I’m pretty sure I can safely say that individuals who read our blog are achievers. You work hard, seek to develop your skills, and look forward to the next goal in front of you.
I’ll also bet you’re your own harshest critic. You probably beat yourself up at the smallest perceived failure. Some of you do more damage to yourselves than that funky albino monk in Da Vinci Code did to himself with that nasty rope of his. Sometimes your self-deprecating humor isn’t very humorous.
Stop it. Now.
These negative thoughts don’t just affect your performance – they rub off on your team. If you’re not careful you can create an environment where your standards are perceived as unreasonable and where praise seems extremely hard to come by. Over time, that erodes your team’s morale and can eventually lead to turnover (not to mention a lousy standard of living for you).
We’re going to get a little cerebral and introspective today. I ask you to do so in the spirit of getting on a healthier mental track. Do so not just for the benefit of your team but for yourself, your friends, and your family.
So how can you do this? My suggestion: assess, admit, and act.
You need to understand if you’re too hard on yourself and how much you beat yourself up. React to these questions candidly (from strongly agree to strongly disagree):
* I wish the quality and quantity of the work I do was better
* I’m afraid I don’t measure up in others’ eyes
* Other people do better work than I do
* If I don’t work harder, I won’t get promoted
* I don’t have good work-life balance because I HAVE TO put my work first
* I can’t remember the last time I did something truly great
Noticing any trends? If so, continue…
Only you get to judge yourself. Sure the opinions of others matter but in the end, there’s only one person who gets to pass judgment. Go back to the Assess section and answer the questions again but do so more objectively this time. Odds are your first time through you were compensating for your self-criticism and didn’t answer as strongly as you know it to be true. Too many times I’ve seen folks be dismissive of their self-defeating behaviors (present company included). Take those blinders off.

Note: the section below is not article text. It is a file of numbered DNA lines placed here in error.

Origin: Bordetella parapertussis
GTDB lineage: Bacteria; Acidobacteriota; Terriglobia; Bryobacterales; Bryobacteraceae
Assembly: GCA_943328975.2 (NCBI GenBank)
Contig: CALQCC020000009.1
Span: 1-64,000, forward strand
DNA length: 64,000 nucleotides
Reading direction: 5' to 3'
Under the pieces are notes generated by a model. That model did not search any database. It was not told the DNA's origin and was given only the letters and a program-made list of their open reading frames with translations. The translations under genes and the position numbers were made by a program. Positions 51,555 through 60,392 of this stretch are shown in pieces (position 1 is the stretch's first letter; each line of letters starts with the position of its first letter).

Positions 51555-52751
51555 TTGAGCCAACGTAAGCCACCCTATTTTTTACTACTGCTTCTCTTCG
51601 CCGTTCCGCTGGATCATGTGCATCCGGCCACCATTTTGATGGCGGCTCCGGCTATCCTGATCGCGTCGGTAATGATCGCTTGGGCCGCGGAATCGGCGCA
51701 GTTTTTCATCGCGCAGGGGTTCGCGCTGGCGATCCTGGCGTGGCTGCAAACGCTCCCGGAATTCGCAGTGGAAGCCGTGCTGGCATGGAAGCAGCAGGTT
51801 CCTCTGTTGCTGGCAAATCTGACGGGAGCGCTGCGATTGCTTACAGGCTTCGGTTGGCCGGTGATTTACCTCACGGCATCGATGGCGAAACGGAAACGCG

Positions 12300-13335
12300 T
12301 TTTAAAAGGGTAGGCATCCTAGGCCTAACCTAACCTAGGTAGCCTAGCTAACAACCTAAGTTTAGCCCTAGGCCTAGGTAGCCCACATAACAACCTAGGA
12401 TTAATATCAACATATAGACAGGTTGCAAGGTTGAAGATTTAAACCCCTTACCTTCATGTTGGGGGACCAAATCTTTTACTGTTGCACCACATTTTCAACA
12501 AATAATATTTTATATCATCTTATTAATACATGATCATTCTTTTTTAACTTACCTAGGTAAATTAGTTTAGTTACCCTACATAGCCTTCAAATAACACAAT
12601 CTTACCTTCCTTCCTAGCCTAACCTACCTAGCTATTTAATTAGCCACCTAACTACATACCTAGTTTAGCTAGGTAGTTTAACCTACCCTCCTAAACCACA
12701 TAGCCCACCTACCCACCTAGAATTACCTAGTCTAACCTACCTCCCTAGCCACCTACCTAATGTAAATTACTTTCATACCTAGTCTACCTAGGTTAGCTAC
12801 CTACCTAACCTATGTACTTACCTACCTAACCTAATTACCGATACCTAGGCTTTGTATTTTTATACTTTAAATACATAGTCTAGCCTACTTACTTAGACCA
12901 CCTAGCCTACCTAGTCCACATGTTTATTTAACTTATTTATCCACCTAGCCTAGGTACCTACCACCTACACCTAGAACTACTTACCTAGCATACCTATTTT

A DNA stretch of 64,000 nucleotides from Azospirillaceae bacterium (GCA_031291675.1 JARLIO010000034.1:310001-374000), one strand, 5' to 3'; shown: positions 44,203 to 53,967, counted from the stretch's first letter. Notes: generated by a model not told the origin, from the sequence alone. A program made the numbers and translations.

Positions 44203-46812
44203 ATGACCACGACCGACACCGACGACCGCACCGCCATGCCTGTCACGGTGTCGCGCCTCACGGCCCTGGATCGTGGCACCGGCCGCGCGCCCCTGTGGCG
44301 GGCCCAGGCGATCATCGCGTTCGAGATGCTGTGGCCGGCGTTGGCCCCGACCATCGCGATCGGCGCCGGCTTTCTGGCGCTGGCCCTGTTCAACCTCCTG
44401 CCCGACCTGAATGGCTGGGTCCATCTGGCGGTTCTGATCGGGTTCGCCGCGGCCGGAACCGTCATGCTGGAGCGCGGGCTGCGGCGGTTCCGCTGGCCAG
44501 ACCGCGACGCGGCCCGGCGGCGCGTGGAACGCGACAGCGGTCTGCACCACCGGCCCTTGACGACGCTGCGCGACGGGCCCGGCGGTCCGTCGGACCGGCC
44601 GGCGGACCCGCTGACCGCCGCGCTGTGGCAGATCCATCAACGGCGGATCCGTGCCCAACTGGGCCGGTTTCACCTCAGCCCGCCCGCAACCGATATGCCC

Like many great professionals out there, you might be an insecure overachiever (I know I am – maybe you should fess up too). We overcompensate and try to exorcise our fears by bludgeoning them with perfection and accolades. The bad news is, you’ll never get there that way. You have to face the root of those insecurities and defeat them at their core.
Do you allow your team members to make mistakes? Do you understand they’re not perfect? Do you know they do some fantastic work? So why can’t you view yourself in this light?
Take a step back and look at your accomplishments over the past year. But review them as if they are the accomplishments of one of your team members instead of yourself. Pretty impressive, huh? You’ve gotten a lot done, haven’t you.
Now take a moment to catalog all the bad things you’ve said about yourself just in the past week. Pretend a member of your team said those things about themselves. How would you react? I’d ask you to rebut each point and explain why it’s erroneous.
Look at the balance between all you’ve achieved and all the inaccurate self-assessments you’ve made. Messed up, huh? Make this assessment a regular practice. Do it once a week or so. Destroy those negative thoughts and hopefully over time they’ll diminish. When they do you can actually be much more productive and set a healthier mental tone for yourself and your team.
How do you deal with negative thoughts? How do you make yourself focus on the positive aspects of your performance?